Plan out your ideal schedule here. You can also write recurring tasks and meetings, or if you’re a student, your weekly class schedule.
Map of Japan and Other Maps
In the map of Japan, you can note the places you visited throughout the year. A world map with time zones and a Japanese railway map are also included.
This spread of blank checkboxes actually has room for 112 wishes, if you feel ambitious. You can also use that extra space to reflect on how your wishes were achieved.
Do you have mantras or quotes that inspire you? Keep all your favorites in this section.
Whether they’re for books, TV shows, or restaurants, note all of the recommendations you get from friends and family. There’s even a column to write who the suggestion came from. Check it off once you try it.
Book and Movie List
List books and movies you want to read and watch in this fun section. You can also write reviews or mark impressions. See where I buy my books in Tokyo on this post.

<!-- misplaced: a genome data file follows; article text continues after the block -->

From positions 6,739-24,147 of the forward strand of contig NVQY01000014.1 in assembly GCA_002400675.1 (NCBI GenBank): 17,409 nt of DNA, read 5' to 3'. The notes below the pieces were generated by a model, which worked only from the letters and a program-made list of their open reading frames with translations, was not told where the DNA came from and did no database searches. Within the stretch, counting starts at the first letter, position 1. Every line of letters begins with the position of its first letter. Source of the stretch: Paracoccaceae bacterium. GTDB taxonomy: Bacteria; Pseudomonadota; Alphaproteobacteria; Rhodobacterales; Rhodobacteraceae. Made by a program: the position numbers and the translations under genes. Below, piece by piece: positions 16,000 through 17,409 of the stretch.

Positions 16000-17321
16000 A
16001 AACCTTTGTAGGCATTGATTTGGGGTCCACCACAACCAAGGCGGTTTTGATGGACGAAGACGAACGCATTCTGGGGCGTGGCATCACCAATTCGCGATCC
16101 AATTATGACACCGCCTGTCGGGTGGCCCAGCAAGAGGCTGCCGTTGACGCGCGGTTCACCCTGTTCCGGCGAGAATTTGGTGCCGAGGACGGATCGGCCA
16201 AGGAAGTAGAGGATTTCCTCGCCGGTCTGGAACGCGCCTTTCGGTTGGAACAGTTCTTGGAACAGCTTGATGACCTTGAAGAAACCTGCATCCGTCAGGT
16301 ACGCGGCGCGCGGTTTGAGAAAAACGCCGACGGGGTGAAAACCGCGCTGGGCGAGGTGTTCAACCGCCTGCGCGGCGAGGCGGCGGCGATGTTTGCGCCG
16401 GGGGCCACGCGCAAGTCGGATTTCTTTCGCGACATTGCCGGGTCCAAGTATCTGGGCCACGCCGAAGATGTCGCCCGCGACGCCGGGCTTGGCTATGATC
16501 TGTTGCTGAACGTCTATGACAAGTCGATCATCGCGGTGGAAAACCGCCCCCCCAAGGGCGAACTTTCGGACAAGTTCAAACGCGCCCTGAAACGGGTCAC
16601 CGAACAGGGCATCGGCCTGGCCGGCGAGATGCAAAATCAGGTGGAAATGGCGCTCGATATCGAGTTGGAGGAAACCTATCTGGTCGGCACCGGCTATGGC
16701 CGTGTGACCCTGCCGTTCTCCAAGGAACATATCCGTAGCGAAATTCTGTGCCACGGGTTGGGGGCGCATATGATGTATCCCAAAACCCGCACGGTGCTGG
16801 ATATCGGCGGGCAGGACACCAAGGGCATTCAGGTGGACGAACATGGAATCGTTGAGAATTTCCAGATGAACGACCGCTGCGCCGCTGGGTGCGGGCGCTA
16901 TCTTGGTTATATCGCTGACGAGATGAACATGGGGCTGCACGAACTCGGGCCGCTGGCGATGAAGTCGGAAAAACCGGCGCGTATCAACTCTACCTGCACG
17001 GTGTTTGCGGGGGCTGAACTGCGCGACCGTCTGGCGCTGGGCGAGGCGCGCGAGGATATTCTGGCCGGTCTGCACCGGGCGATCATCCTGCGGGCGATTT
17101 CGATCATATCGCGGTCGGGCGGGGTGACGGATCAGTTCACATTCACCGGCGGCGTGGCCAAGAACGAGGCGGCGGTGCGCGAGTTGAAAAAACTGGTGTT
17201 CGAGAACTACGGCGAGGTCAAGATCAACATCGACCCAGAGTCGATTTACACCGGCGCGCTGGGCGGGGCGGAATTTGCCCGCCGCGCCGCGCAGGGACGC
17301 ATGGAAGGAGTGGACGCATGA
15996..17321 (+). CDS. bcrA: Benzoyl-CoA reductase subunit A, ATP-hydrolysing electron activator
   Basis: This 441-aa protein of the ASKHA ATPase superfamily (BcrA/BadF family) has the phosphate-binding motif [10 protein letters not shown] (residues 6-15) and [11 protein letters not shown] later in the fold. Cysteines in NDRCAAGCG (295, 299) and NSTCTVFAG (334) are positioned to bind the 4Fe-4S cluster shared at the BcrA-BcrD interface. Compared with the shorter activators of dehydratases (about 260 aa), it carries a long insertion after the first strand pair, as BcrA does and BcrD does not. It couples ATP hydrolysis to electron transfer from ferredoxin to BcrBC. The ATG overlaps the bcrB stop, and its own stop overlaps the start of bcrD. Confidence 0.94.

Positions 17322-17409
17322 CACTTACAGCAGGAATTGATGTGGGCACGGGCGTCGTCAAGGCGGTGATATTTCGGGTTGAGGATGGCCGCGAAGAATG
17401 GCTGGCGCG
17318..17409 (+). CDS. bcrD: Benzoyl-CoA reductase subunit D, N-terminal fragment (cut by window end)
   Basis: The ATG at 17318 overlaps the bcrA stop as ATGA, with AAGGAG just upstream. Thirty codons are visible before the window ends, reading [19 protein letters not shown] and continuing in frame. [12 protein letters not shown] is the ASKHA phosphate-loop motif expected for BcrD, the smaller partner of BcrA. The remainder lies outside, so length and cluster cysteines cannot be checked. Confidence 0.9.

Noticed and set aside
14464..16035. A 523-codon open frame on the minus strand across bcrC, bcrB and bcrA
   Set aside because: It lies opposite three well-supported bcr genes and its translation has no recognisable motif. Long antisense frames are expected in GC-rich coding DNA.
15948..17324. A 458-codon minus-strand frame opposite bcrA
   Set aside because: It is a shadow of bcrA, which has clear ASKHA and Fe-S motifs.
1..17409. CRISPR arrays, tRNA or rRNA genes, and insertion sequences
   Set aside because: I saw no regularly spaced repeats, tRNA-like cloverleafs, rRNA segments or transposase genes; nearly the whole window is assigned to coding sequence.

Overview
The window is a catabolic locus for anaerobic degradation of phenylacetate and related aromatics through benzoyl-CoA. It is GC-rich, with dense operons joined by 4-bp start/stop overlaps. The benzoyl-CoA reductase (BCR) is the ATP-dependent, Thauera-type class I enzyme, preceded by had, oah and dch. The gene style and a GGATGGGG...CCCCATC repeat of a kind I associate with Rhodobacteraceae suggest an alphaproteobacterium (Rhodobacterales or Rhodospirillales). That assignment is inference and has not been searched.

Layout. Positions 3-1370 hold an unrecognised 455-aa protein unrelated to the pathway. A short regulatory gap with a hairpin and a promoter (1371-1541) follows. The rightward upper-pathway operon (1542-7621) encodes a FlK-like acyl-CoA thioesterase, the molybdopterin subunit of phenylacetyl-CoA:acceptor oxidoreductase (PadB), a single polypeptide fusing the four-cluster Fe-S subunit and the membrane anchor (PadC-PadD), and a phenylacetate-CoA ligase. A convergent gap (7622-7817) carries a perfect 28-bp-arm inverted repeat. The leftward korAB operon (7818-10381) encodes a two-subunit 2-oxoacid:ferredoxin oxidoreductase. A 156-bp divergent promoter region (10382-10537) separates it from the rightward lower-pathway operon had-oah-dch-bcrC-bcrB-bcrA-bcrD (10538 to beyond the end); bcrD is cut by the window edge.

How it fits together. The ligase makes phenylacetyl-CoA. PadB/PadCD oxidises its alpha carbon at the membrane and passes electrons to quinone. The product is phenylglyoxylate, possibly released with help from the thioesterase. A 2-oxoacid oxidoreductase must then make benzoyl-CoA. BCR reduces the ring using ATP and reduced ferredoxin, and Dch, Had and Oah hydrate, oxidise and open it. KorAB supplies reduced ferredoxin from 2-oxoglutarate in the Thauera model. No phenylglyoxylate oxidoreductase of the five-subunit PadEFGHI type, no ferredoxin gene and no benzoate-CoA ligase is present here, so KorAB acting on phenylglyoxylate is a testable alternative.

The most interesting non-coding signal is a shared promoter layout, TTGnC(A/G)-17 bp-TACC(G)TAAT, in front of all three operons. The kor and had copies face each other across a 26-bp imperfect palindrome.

Keep track of the gifts you give and receive. This is especially helpful when you’re writing thank you cards.
It’s easy to forget verbal promises. Get in the habit of writing them down so you can refer back to this page and remember what you need to do.
This spread is completely blank for you to subdivide as you wish.
The Gantt Chart is handy for keeping track of personal projects. By subdividing the left side, you can see your progress at a glance. Use it for activities such as tracking stock prices or managing weight loss.
The Diary has a section for monthly calendars in which each month is a two-page spread. This is good for planning ahead or marking special events. It also displays the end of the previous month.
Summarize and reflect on everything you did and wrote down in your Jibun Techo Diary for the year. The next page is for things that happened in the lives of your friends and family.
Record your stats here, including contact info, personal information, bank and company contacts, and more. There’s also space for medical information. Note: we don’t recommend filling out sensitive information in case your planner is lost.